Recommendation Number
    6
    Closed Implemented

    OIG recommends that the Grants Officer from the Bureau of Administration, Office of the Procurement Executive, in coordination with the Grants Officer Representative from the Bureau of African Affairs, complete the Award File Checklist and update the official Federal award files with all required documentation for the Mentorship and Training for the Somali National Army and the African Union Mission in Somalia award (SLMAQM17CA1018) and Stipends Support for the Somali National Army award (SLMAQM18GR2254).

    Recommendation Number
    7
    Closed Implemented

    OIG recommends that the Grants Officer from the Bureau of Administration, Office of the Procurement Executive, in coordination with the Grants Officer Representative from the Bureau of Counterterrorism, complete the Award File Checklist and update the official Federal award file with all required documentation for the Somali Law Enforcement: Local Policing award (SLMAQM18CA2066).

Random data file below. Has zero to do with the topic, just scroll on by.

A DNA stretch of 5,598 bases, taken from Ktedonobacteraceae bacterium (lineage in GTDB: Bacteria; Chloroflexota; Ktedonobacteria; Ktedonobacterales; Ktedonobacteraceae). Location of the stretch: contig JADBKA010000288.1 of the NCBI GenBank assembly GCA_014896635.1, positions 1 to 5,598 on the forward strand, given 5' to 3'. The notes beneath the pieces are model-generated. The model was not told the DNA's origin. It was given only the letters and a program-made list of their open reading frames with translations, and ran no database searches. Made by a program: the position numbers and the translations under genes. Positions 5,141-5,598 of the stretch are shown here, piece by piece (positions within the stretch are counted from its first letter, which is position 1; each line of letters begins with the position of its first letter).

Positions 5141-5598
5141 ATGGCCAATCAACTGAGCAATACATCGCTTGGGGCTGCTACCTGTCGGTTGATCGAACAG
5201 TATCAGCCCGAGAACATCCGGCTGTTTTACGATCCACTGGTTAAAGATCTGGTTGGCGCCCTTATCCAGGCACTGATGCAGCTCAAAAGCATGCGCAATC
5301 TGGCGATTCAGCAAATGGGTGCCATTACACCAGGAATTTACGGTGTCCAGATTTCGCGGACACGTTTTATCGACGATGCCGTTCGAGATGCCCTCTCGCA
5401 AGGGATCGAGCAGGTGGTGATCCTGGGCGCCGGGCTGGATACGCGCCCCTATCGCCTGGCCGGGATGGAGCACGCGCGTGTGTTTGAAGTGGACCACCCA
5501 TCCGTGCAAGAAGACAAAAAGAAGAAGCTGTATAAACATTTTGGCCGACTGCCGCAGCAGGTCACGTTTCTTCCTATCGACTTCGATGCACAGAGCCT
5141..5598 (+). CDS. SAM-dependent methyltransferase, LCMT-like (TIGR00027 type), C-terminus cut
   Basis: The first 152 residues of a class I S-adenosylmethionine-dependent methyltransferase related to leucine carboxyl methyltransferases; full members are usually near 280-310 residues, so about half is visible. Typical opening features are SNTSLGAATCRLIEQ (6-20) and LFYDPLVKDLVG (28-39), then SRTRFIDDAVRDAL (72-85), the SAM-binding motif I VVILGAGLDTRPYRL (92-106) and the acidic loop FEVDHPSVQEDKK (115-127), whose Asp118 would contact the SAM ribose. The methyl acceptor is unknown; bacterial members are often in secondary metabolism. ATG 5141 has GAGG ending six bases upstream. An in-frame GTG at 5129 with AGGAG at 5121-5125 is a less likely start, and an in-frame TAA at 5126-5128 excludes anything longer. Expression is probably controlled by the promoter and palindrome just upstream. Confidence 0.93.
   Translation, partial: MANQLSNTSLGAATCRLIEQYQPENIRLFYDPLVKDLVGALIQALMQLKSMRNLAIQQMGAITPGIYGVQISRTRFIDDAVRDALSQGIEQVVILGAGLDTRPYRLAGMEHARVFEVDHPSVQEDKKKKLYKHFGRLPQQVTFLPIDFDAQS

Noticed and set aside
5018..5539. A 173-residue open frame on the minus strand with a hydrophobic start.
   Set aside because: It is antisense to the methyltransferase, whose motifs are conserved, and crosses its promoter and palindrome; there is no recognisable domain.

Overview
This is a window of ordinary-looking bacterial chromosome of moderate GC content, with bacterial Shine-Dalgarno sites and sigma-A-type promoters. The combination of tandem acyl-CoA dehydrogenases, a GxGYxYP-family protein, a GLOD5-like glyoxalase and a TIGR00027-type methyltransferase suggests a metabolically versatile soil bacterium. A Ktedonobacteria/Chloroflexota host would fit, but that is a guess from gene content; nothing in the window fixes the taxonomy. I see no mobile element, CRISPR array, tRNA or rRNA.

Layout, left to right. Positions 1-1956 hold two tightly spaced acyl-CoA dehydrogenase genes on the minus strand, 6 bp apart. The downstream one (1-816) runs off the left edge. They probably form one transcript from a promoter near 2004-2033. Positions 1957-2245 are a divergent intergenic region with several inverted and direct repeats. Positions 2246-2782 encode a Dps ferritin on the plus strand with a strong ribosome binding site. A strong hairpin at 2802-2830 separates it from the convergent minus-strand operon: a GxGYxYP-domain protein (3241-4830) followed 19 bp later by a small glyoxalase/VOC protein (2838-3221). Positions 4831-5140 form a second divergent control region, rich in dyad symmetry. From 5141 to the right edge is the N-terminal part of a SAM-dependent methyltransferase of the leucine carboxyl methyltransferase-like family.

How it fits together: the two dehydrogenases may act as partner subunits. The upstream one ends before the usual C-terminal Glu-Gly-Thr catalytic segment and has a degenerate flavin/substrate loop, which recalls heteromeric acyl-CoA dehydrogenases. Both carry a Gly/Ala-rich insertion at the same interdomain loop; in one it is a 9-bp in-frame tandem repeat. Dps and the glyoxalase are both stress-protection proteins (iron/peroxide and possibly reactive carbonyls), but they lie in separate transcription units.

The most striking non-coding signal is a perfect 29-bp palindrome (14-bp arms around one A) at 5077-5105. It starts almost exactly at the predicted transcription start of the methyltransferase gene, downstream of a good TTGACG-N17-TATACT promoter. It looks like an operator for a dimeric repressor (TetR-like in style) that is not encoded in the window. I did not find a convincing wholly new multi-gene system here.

Recommendation Number
    8
    Closed Implemented

    OIG recommends that the Bureau of African Affairs (a) conduct a review of awards that provide Federal funds to Somali National Army units with participants whose Leahy vetting has lapsed, (b) determine whether any participants received Federal funds while in violation of the Leahy Law, and (c) take corrective actions, as necessary.

    Recommendation Number
    9
    Closed Implemented

    OIG recommends that the Bureau of African Affairs develop and implement procedures for the execution of Leahy vetting requirements, to include annual vetting procedures, that are consistent with established Department of State policies.

    Recommendation Number
    10
    Closed Implemented

    OIG recommends that the Bureau of African Affairs update the terms of the Stipends Support for the Somali National Army award (SLMAQM18GR2254) to include the “State Department Leahy Vetting Requirements” or coordinate with the Bureau of Administration, Office of Procurement Executive and Bureau of Democracy, Human Rights, and Labor to make alternate arrangements for compliance, in accordance with the Federal Assistance Directive.